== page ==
The answer to that question also affects whether the implementation will be reduced to signing a declaration on missing persons and starting work on an ASM that is not an ASM, or whether the implementation will also concern Pristina-issued passports, license plates, territorial integrity, and other pressing provisions from the Agreement.

We will probably get an answer to this question only when this committee is formed, and I won’t dare to predict at this point whether it will happen – it will depend on the political reaction in both Belgrade and Pristina. If that does not happen, both the Agreement and the Annex will be of limited effect and sanctioned exclusively through the EU accession process (which is not a sanction at all, considering the prospects of EU enlargement).

In the seventh point, the EU announced a donor conference in 150 days. Aside from the fact that this is not an obligation to actually collect a certain amount of funds and make them available to the parties, the 150-day deadline tells us that this is the time frame in which the EU expects progress on all issues, including an ASM that is not an ASM.

With the eighth point, the parties agreed that all articles will be implemented independently of each other. I assume this provision was included in case something grinds to a halt concerning the ASM that is not an ASM, which will certainly happen, the whole process would not suffer in the eyes of the Brussels bureaucracy.

The ninth point states that the order of the paragraphs of this annex is without prejudice to the order of their implementation, again I assume due to the ASM that is not an ASM.

In the tenth point, the parties agreed to not to block the implementation of any of the articles. It seems to me that the term „Article“ is used here primarily to denote the articles of the agreement, not th eAannex, so this would mean that the Agreement will be implemented, but I would definitely wait before reaching that conclusion until we see the decisions of the European Council and the act on the establishment of the Joint Monitoring Committee.

The eleventh point states that all discussions related to the implementation of the agreement will take place within the framework of the existing dialogue, that is, with the facilitation of the EU. This is probably an attempt to underline the importance of the EU in the current international circumstances, which objectively render the facilitation role of the EU meaningless (see the example of the agreement between Iran and Saudi Arabia with the mediation of the People’s Republic of China).

Finally, in the twelfth point, the parties accept that failure to honor their obligations from the Agreement, annexes or previous agreements will have „direct negative consequences“ for their respective EU accession processes, as well as the financial aid they receive from the EU, which once again confirms the character of sanctions – only slowing down of the EU accession process (which is albeit uncertain), with a slightly stronger stick in the form of suspension of financial aid.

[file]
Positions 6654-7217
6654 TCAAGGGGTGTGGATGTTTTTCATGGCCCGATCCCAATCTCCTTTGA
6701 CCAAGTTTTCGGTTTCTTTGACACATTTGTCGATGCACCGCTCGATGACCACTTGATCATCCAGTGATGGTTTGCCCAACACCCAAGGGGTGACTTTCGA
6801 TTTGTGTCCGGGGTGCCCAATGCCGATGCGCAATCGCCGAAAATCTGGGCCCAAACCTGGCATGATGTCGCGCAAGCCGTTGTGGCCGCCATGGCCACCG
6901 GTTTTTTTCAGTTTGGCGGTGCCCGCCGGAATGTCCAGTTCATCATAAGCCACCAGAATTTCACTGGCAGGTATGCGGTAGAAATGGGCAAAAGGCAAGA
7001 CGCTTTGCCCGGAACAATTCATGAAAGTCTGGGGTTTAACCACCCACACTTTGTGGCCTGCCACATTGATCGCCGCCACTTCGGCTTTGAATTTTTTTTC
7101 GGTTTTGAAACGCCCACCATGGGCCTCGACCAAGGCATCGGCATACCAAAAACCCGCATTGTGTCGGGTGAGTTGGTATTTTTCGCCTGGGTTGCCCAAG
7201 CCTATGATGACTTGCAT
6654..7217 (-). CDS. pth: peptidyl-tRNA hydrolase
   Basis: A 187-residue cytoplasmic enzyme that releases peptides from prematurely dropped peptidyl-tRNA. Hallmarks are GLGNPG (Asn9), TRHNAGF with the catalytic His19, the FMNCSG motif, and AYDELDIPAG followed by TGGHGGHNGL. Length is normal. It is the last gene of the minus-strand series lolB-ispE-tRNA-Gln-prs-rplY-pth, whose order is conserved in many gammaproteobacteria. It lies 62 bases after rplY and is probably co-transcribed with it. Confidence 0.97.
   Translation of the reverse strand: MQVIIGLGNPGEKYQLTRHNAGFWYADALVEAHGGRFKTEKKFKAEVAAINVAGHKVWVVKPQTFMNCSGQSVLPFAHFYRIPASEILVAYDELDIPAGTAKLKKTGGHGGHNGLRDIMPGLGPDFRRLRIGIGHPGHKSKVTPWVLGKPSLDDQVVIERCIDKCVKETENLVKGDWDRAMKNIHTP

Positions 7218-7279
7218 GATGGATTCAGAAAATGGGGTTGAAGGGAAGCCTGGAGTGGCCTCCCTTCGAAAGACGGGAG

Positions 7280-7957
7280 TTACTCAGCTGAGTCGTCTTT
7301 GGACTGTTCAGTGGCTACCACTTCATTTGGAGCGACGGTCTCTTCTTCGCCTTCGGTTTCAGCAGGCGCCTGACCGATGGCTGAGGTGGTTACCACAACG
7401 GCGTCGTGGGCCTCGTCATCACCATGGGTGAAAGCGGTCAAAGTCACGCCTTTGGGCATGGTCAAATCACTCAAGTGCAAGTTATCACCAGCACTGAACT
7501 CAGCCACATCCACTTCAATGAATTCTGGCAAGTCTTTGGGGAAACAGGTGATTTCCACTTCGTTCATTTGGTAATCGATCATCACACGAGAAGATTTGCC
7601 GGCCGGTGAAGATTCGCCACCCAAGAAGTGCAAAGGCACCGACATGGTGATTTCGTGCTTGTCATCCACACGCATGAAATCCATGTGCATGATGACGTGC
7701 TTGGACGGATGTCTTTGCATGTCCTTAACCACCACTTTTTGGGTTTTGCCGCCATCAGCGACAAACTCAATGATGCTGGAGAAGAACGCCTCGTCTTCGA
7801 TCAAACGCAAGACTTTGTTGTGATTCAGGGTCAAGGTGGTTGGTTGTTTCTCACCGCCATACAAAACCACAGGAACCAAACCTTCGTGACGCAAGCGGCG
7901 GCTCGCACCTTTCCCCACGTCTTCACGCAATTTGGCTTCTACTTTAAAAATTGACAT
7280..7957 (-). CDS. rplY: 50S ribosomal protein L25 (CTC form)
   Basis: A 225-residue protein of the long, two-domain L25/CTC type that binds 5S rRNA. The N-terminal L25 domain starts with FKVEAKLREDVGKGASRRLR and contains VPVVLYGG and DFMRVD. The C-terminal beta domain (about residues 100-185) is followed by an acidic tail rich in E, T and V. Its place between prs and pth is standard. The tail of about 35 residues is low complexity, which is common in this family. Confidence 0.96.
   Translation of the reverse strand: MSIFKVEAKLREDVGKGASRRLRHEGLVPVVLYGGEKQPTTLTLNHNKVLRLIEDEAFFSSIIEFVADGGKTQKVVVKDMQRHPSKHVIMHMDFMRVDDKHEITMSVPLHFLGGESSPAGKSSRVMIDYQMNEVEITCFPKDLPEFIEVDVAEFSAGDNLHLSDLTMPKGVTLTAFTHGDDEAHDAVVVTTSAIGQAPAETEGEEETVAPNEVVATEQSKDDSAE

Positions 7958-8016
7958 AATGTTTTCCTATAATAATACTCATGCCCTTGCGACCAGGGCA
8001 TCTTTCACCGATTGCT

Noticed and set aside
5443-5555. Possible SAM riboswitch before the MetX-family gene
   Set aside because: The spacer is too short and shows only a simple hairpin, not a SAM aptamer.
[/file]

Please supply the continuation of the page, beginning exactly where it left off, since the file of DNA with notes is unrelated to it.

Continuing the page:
For the EU, this is a confirmation of its own importance in the context of the galloping redefinition of the famous „international circumstances“. The annex is a classic example of Brussels bureaucratic Newspeak, mostly dealing with various EU procedures. Also, for the first time, possible sanctions are specified, which, as we have seen, are limited in scope.

For Pristina, this is indisputable confirmation of the obligation that the ASM that is not an ASM must be formed, but it remains to be seen how it will work in real life. Pristina has already received its reward in the form of visa liberalization, and it is an open question whether and how this Annex will affect its foreign policy priorities – recognition by the 5 remaining EU member states, and admission to, to begin with, the Council of Europe.
It is clear from Kurti’s rhetoric (that it is a de facto recognition) that Pristina is aware that there is no formal recognition by Belgrade at this moment. Certainly, Pristina, with the help of the EU, is an active party in this agreement.

When it comes to Belgrade, there are no new direct obligations. Indirectly, the president hinted in his address that, if the ASM is formed, there will be a return to the institutions and elections in the north of Kosovo, and that the National Assembly may have a say on everything in one way or the other. It remains to be seen how and when the provisions of the agreement that are critical for Belgrade (concerning the recognition of certain elements of Pristina’s statehood) will be applied. Therefore, Belgrade is mostly a passive side here, which has to suffer or renounces something.

Last but not least, for the Serbs in Kosovo, this Annex does not bring anything that could convince them that their lives will improve. On the ground, an attempt at pacification by the international factor is visible, but it still does not affect the actual situation. Finally, Belgrade has made no attempt to explain what is actually awaiting them, but some outlines can be conjectured primarily from the statements of the international factor. From my point of view, I’m sure nothing good can be done until these things change.

The opinions and views expressed represent the views and opinions of the author and do not necessarily reflect the views of the editorial office or donors.